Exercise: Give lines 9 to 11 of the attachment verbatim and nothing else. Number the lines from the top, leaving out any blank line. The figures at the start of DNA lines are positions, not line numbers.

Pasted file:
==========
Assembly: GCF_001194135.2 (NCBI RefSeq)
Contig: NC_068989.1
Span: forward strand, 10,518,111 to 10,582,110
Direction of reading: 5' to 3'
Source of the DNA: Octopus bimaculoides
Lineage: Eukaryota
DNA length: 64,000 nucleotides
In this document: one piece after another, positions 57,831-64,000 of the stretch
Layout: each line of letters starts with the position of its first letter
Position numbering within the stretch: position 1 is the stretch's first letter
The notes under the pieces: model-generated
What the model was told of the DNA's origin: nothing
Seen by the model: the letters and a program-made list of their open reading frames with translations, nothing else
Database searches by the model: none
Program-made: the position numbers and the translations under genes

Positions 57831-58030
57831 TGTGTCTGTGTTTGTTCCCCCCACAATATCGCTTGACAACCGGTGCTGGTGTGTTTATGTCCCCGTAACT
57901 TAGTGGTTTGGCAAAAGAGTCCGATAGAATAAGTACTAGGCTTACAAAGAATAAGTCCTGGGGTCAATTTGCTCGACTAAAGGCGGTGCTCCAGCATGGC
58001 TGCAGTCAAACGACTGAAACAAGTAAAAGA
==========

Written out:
Layout: each line of letters starts with the position of its first letter
Position numbering within the stretch: position 1 is the stretch's first letter
The notes under the pieces: model-generated